Photovoltaics inject 76,000 euros per megawatt into towns with tax collection in Spain

The installation of a photovoltaic plant is a money-generating activity for local entities through taxation. UNEF estimates about 76,000 euros per megawatt over the entire useful life of the plant, about 25 years.
The installation of a photovoltaic plant is an income-generating activity for local entities due to different tax figures. Overall, a town council receives a one-time income from the Tax on Constructions, Installations and Works (ICIO) and an annual ‘extra’ through the Tax on Economic Activities (IAE) and the Tax on Real Estate with Special Characteristics (IBICES).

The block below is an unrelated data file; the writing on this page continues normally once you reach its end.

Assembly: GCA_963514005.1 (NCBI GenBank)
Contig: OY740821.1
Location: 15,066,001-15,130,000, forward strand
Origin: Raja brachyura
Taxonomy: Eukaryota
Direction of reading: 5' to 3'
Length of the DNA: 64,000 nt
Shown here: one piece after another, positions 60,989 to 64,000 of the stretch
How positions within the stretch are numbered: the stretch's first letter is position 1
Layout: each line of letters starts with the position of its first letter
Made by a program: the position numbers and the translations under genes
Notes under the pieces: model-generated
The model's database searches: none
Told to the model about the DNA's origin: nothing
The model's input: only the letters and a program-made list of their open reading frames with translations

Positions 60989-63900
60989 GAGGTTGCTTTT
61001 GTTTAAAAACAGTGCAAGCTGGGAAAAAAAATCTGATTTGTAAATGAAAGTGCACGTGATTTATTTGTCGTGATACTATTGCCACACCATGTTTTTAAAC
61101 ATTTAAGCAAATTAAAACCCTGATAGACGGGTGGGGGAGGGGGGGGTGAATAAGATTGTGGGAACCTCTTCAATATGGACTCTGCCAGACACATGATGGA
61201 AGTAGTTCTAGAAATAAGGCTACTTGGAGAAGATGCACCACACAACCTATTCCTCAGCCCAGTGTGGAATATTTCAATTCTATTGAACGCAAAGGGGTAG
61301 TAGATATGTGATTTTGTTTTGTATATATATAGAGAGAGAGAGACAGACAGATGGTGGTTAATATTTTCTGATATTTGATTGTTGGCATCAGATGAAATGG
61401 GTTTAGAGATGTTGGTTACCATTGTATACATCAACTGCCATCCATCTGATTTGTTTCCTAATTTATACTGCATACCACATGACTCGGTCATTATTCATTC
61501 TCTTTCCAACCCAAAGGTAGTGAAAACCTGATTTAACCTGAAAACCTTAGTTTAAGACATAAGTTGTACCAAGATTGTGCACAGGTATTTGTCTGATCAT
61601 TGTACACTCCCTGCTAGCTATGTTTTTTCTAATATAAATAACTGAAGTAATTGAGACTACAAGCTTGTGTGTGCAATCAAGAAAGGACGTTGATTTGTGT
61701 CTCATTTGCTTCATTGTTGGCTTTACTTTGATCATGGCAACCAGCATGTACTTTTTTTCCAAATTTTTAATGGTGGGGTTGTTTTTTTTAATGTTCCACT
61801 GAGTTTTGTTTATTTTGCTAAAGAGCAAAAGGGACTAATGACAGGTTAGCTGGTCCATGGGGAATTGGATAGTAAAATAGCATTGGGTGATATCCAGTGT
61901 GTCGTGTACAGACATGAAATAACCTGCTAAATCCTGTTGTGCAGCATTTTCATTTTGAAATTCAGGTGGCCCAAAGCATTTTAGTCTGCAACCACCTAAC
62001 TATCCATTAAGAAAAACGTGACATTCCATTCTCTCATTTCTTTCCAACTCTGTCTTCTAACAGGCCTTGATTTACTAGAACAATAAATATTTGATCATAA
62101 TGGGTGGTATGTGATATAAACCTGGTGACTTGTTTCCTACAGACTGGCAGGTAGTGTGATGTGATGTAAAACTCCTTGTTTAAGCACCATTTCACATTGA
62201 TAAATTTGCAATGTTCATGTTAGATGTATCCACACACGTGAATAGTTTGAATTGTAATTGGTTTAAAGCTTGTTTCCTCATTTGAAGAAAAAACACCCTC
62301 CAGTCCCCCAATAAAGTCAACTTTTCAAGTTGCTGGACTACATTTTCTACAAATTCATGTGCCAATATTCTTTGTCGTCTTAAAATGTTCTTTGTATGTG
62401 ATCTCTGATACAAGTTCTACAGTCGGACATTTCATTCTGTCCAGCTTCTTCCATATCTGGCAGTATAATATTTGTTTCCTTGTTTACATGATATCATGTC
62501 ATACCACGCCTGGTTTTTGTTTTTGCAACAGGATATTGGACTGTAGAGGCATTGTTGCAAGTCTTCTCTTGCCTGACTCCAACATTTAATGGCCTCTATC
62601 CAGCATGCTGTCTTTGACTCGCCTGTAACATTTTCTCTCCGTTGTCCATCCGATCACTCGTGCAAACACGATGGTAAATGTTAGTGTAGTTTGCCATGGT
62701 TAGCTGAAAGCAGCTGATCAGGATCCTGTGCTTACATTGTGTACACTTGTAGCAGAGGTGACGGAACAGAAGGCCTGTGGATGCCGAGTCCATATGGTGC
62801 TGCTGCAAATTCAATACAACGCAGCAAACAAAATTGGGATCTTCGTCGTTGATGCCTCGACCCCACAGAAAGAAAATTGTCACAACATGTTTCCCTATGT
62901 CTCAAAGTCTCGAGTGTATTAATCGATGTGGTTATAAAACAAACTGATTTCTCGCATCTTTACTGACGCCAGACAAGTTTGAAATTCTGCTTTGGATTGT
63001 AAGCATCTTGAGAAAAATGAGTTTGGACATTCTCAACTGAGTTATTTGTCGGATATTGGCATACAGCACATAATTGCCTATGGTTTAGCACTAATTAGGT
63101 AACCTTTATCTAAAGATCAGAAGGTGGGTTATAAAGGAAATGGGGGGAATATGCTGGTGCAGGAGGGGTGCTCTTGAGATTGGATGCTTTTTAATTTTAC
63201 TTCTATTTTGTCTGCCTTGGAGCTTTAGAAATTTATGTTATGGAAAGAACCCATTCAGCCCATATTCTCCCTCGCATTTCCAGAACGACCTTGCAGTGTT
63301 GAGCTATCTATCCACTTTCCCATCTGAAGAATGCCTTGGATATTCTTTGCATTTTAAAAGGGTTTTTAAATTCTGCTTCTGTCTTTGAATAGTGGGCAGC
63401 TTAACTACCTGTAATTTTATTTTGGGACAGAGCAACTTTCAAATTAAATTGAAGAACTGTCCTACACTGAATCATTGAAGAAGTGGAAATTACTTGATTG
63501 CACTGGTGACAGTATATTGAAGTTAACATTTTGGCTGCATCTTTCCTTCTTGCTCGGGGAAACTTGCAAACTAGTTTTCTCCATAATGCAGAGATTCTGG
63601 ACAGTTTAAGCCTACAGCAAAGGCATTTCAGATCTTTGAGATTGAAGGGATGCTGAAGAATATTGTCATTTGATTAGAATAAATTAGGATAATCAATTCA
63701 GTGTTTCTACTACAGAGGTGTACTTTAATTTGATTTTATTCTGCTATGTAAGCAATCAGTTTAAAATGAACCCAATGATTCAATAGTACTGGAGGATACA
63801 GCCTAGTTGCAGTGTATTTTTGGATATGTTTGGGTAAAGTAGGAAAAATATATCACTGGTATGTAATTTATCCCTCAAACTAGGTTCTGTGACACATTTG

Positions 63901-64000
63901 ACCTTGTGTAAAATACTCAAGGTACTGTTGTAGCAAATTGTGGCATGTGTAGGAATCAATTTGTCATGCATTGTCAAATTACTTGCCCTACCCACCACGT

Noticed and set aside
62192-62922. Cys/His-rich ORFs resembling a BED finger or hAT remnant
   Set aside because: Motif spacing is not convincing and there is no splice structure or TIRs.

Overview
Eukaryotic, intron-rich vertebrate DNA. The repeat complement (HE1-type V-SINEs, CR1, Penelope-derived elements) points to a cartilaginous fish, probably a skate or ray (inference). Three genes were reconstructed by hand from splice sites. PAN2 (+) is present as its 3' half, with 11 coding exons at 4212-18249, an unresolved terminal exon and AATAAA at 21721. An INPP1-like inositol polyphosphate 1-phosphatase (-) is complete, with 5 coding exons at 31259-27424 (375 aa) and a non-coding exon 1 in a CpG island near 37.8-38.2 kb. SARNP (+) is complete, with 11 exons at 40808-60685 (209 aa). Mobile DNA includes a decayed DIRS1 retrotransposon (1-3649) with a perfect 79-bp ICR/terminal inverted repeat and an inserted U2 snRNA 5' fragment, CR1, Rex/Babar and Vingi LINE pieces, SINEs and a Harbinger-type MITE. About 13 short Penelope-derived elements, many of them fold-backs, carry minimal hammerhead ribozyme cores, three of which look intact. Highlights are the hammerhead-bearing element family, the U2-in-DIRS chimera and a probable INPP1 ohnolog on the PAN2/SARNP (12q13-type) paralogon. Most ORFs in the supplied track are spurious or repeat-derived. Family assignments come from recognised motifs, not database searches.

The Spanish Photovoltaic Union (UNEF), which represents more than 800 companies – approximately 90% of the sector’s activity in Spain – estimates that a municipality can receive up to 76,000 euros per megawatt (MW) of photovoltaic installed throughout its life. useful life of the plant, which is around 25 years. The association uses a 1 MW installation as an example so that it can be used as a unit value to calculate the impact of larger plants – typically around 50 MW.

Estimación de ingresos derivados de una planta fotovoltaica de 1 MW

Importe por cada MW de FV instalado
ICIO17.500 €Puntual
IAE1.313 €/añoAnual
IBICES2.543 €/año (primer año) 2.297 €/año (del año 10 en adelante)Anual
Alquiler de terrenos1.313 €/añoAnual
TOTAL en toda la vida útil de la planta (25 años)
Impuestos67.500 €
Alquiler83.767 €
TOTAL151.267 €